Distraction impairs productivity. The experience is so common that most employees prefer workplaces that minimize distraction. One June 2016 study by Oxford Economics found that employees worldwide rated ‘the ability to focus and work without interruptions’ as most important in their work environment. However, some obvious sources of distraction, like smartphones and open offices, are increasingly popular. Respondents of the same study rated having the space to collaborate, and being able to use their devices everywhere as the next most important. (Subsidized food was near the bottom of the list, which I personally find shocking). The study suggests that open offices, Wi-Fi and smartphones are both a priority and a liability. It follows that effectively managing these collaborative opportunities is key to productivity, quality of work, and employee morale.
GSG Headquarters in New York City reflects these trends- we have Wi-Fi, an open office and lots of conversation. Rather than rely on internet research, I asked my colleagues what their favorite strategies for managing workplace distractions are:
- Cold Turkey: We all face a constant flow of email and pressure to respond promptly. Logging out of email and putting my mobile phone on airplane mode helps me focus and stay on my toes while prospecting. -JD, Sales
- The Maestro: When focusing on a project or working in a busy area (like an airport), I listen to music with headphones. Classical or other instrumental music tends be less distracting. Plus, headphones signal to others that you don’t want to be distracted. -Andrew, CEO
- Foot-in, Foot-out: One earphone in and one out. The music tunes out background noise, keeps me focused and has a calming effect. One free ear allows me to be aware of my surroundings and answer to anyone who needs my attention. -Lindsay, Account Management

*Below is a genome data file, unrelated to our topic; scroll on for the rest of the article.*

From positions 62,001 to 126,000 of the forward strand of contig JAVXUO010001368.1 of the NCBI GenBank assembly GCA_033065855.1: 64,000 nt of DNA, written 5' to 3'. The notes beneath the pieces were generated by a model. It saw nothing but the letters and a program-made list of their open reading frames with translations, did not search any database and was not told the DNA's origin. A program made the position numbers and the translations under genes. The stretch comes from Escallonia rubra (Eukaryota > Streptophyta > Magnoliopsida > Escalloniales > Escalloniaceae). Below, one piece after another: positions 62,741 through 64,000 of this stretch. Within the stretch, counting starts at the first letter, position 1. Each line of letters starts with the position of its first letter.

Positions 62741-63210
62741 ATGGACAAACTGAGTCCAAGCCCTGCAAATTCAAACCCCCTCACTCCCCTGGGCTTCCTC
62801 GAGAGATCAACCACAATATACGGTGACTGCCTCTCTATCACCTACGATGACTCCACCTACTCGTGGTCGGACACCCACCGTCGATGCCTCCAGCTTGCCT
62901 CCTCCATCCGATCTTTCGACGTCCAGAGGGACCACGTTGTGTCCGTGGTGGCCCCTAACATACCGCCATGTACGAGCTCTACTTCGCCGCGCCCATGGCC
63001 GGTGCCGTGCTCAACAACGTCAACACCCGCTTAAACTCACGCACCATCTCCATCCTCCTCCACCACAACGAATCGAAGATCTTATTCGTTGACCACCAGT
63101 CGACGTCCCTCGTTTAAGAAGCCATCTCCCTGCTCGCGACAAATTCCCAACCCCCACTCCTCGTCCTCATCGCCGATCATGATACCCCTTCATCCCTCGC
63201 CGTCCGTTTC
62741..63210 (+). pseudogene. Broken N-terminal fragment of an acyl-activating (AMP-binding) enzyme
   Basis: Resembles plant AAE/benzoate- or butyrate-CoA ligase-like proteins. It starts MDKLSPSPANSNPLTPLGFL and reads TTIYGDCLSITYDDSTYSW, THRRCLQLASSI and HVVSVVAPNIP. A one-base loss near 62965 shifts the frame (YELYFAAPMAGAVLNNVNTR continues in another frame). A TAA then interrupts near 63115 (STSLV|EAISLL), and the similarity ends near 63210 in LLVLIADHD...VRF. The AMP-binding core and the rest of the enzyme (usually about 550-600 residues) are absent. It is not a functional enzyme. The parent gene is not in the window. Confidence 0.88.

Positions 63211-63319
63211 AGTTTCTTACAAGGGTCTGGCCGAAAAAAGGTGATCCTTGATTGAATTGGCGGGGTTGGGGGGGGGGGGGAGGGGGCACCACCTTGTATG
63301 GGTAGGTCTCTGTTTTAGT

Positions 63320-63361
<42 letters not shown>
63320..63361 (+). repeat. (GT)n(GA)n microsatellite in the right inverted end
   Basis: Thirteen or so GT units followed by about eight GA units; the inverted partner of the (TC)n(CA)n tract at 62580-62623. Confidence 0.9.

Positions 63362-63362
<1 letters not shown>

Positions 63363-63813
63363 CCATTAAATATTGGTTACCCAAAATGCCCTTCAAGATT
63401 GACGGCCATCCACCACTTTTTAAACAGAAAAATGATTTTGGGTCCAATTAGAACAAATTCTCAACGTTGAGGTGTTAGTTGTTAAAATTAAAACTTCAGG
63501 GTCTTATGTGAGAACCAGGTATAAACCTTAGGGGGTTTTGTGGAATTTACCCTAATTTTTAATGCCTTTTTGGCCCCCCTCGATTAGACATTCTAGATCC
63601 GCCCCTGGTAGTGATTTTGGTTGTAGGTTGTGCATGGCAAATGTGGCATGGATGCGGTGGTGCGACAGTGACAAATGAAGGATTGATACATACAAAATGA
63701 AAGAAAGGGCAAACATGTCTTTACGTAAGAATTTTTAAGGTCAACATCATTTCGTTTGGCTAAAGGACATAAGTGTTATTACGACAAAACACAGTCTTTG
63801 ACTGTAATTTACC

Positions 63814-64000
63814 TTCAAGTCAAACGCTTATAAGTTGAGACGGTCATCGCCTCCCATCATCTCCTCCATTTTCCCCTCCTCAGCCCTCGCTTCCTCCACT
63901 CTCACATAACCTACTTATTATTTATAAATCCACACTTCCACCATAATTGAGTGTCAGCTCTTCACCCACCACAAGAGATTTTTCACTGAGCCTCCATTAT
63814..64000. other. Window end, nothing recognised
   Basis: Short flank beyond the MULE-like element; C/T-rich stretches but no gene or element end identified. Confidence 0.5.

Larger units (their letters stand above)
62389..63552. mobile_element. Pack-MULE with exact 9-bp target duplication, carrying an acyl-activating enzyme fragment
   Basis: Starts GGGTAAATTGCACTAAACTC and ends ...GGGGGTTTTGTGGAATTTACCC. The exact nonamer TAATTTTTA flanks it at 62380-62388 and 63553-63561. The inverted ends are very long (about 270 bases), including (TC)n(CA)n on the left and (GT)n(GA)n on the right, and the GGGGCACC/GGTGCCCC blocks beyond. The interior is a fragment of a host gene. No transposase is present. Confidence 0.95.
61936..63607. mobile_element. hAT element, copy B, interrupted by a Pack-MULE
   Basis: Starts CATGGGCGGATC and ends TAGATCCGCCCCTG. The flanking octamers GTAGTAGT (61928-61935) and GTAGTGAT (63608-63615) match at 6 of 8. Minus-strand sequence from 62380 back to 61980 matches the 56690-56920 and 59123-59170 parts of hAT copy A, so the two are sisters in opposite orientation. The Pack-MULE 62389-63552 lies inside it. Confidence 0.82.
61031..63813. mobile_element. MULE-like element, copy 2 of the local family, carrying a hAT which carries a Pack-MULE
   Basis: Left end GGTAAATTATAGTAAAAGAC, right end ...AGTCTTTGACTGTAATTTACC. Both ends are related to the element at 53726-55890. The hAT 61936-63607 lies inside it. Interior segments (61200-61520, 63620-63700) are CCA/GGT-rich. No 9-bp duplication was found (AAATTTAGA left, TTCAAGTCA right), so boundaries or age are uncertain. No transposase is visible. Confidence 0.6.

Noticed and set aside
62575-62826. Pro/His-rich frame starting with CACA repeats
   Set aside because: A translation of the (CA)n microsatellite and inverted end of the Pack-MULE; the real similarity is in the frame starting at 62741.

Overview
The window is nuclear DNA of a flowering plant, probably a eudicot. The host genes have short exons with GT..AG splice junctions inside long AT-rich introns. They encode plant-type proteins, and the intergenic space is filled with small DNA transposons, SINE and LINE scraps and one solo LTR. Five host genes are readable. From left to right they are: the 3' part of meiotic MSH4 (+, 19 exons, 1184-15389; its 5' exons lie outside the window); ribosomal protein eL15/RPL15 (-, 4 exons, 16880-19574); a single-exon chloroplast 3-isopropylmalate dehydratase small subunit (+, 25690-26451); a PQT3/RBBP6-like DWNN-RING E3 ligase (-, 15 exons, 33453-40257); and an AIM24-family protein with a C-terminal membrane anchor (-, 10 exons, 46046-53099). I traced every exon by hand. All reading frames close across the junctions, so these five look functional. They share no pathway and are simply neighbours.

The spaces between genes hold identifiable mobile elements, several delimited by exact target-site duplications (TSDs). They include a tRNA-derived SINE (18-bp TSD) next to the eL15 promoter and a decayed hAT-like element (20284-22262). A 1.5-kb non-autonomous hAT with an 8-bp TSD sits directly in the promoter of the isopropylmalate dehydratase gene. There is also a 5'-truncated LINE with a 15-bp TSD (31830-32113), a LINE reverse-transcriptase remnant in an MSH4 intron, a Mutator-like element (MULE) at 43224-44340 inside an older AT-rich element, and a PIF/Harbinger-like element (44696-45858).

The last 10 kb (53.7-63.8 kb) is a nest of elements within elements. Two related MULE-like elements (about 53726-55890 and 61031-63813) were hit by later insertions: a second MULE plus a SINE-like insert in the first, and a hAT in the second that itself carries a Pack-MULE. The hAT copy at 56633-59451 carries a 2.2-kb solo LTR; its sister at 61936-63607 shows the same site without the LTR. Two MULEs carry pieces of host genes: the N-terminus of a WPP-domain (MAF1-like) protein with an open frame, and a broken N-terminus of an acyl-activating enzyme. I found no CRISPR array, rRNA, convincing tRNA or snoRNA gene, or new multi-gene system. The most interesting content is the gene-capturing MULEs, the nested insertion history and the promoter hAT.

- The Shot Clock: I identify tasks to accomplish in the AM or PM. When there are distractions, I look at the time and that helps motivate me to finish what I had planned for that morning or afternoon. -Victoria, Credit
- The Serving Size: I try to batch review emails at set times instead of when they come in. In sales you can’t have gaps, so I allot 10 minutes at the end of every hour to review what came in. To take this concept further, check out the Pomodoro Technique. -JP, Sales
- The Hit List: The simple process of writing a list helps me focus and set aside things that I want to remember, but don’t need to prioritize. There are many of list tools and apps (including Evernote), but I prefer scratching out a fresh list by hand. I remember it better, and I’m not distracted by texts and notifications in the process. -Rob, Sales
- The Laser: In an open office, social cues are key. Desk orientation and body language convey whether interruptions are welcome. Coworkers quickly learn that their request depends on not breaking my trance. -Katharine, Documentation
- The Cookie Run: Late afternoons are tough. A little bit of exercise, like running errands on foot, helps me clear my head or reason through tough problems. Plus, the treats I bring back help everyone power through the final work hours. -Jessie, Documentation
Having a strategy to manage distractions in the office is key to remaining productive at work. Give one of these strategies a try next time you feel that you're losing the ability to focus!
If you liked this post, please share it! Click below to subscribe to our Monthly Sales Journal!